Hello and welcome! You have stumbled across Rahul Sandhu’s Personal Less Well Written Handbook. These are my personal notes for installing, maintaining a gentoo system, with some other random things thrown in. Now for the unfun bit:
Disclaimer: When following any tutorials or running/executing any commands or scripts mentioned in this handbook, you (the reader) accept full responsibility for any damage done to your computer. The things mentioned in here have only been tested for my use case and my systems, so I cannot guarantee they will work for yours.
Now that that is over, feel free to look through my handbook!
First up, installing Gentoo. This installation will be for amd64 UEFI systems. I will use systemd as the init system, systemdboot as the bootloader and btrfs with full luks encryption for the root partition
Obtaining the Gentoo Live ISO
Now we need to obtain the iso for the live media we will use to install Gentoo. This can be found on the downloads page here. I use the admin cd myself.
Creating a bootable usb drive
Now we need to create a usb drive to boot off. If you have a unix or unix-like box (Any linux distro, macOS, *BSD) you can use dd:
dd if=/home/rahulsandhu/admincd.iso of=/dev/sdb bs=1M status=progress
Don’t forget to substitute ‘if=‘ with the path to the iso you downloaded and ‘of=‘ with the path to your usb drive!
Now, boot off the drive from your UEFI’s boot loader and plug in an ethernet cable/setup wifi. For instructions on how to setup wifi, have a look at this page. You can test that you have internet access with ping:
Setting up SSH access
Now we need to setup ssh access to the live media. After booting it, set the root password:
Then, ssh into the computer from another box (replace 10.0.0.103 with your ip):
Now, you should have access to a gui where you can copy and paste commands to make your life easier.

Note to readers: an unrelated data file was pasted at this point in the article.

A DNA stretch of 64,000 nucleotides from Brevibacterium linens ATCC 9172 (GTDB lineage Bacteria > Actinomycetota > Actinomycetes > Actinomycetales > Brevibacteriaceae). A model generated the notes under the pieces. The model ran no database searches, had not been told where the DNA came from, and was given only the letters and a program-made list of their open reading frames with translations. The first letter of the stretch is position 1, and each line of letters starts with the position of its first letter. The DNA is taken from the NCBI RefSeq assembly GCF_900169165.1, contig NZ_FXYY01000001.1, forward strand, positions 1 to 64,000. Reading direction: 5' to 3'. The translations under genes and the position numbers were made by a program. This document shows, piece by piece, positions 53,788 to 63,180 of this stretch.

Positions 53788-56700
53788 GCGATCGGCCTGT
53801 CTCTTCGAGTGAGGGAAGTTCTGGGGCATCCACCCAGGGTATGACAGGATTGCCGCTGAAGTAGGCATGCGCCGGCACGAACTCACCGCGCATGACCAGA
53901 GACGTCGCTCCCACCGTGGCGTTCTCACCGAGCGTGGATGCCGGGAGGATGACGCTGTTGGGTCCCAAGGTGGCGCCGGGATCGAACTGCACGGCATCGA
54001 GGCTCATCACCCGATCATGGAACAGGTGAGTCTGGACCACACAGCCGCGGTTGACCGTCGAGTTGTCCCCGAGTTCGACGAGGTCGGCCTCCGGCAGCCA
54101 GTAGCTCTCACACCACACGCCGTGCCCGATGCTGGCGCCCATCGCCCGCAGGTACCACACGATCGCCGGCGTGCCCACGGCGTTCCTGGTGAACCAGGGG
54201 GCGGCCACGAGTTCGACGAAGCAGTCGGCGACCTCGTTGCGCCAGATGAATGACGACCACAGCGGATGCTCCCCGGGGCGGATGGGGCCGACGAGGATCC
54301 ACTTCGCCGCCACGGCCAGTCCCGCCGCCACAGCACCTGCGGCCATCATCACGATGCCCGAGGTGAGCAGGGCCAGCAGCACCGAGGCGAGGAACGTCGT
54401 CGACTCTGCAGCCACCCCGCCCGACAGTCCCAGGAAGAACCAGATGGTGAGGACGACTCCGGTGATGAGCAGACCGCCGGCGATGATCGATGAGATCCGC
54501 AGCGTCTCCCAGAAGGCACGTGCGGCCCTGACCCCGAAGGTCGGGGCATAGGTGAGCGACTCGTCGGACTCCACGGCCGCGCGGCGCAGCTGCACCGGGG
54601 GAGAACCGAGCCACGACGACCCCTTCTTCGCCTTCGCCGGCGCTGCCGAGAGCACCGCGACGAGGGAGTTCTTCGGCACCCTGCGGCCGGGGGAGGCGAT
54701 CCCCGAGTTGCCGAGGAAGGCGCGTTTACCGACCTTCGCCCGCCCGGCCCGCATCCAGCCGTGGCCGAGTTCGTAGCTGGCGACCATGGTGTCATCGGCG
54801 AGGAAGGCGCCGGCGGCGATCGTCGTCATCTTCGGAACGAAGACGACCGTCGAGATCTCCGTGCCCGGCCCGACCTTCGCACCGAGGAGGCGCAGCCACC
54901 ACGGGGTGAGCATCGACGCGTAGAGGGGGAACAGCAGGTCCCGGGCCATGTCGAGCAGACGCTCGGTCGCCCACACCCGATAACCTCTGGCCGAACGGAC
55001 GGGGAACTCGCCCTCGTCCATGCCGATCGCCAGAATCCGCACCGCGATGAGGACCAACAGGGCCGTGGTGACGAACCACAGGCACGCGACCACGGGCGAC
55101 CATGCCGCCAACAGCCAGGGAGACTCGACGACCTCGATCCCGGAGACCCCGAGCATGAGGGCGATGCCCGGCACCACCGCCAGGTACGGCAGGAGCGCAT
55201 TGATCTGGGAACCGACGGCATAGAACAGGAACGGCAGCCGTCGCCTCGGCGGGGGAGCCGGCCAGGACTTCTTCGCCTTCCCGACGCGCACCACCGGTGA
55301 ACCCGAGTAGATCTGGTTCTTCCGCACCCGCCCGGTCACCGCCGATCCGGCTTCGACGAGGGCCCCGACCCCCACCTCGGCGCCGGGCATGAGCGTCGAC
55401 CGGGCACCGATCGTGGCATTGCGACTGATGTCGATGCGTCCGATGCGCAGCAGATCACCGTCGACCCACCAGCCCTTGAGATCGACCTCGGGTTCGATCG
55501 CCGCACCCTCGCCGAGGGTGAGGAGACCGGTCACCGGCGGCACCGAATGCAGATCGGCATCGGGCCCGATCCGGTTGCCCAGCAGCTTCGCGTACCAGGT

Partitioning the drives
Next, we need to partition the drives. As stated earlier, our root filesystem will be btrfs. Our layout will look something like this:
|EFI system partition
|RAM size * 2
|Rest of the disk
/dev/nvme0n1 is for my system. Make sure to replace it with your drive or else you will loose all data on that drive!
Securing a Linux home server
If you recently set up a linux home server, security should be a top priority. Before setting up any network services, especially ones exposed to the web, your server should have some basic security precautions in place. This is specifically targeted to Gentoo, but a lot of the measures taken here can be extrapolated to other distributions, accounting for some minor configuration changes.
Changing the SSH port
As most servers are run headless, securing SSH is one of the first things you’ll want to do. Changing the port is one of the most effective ways to prevent bot attacks, especially if you plan to expose ssh access to your server to the world wide web. To do this, we need to edit the file /etc/ssh/sshd_config. We need to uncomment the line “#Port 22” and replace it with the desired port. In my case, I went with port 2445. So now, that line looks like this: “Port 2445”.
Now, we need to restart the ssh service. On openrc based systems, we can use “rc-service sshd restart”, and on systemd based systems, we can use “systemctl restart sshd”. After that, try ssh’ing back into the system with “ssh -p 2445 username@hostname”, replacing 2445 with your selected port and username and hostname with their respective counterparts. If all goes well, you should be back at your terminal.
Disabling root SSH login
Allowing remote access to the root account can be a huge security concern. To help mitigate this, we can disable ssh login to the root account, and use a tool such as sudo, doas or su to elevate privileges.
To do this, we need to uncomment the line “PermitRootLogin no”. Then, restart the ssh service like before with either “rc-service sshd restart” or “systemctl restart sshd”, and you should be good to go.
Setting up SSH keys
Now, we can set up ssh keys to our server. We can generate secure keys with “ssh-keygen -t ed25519”. After generating them, we can copy them to our server using scp. To do this, we can use “scp -P 2445 ~/.ssh/id_ed25519.pub username@hostname:/home/username/.ssh/authorized_keys”, replacing 2445, username and hostname with their respective counterparts. Now, you should be able to ssh back into your server with your new ssh keys.
Disabling password authentication
Now we have keys setup, we can disable password authentication, requiring our keys to login to the server remotely. To do this, uncomment the line “PasswordAuthentication no” in /etc/ssh/sshd_config, and restart sshd like before with either “rc-service sshd restart” or “systemctl restart sshd”. Now, try ssh’ing into the server from another machine without the keys, and you should not be able to login.
Setting up fail2ban
Finally, we can setup fail2ban.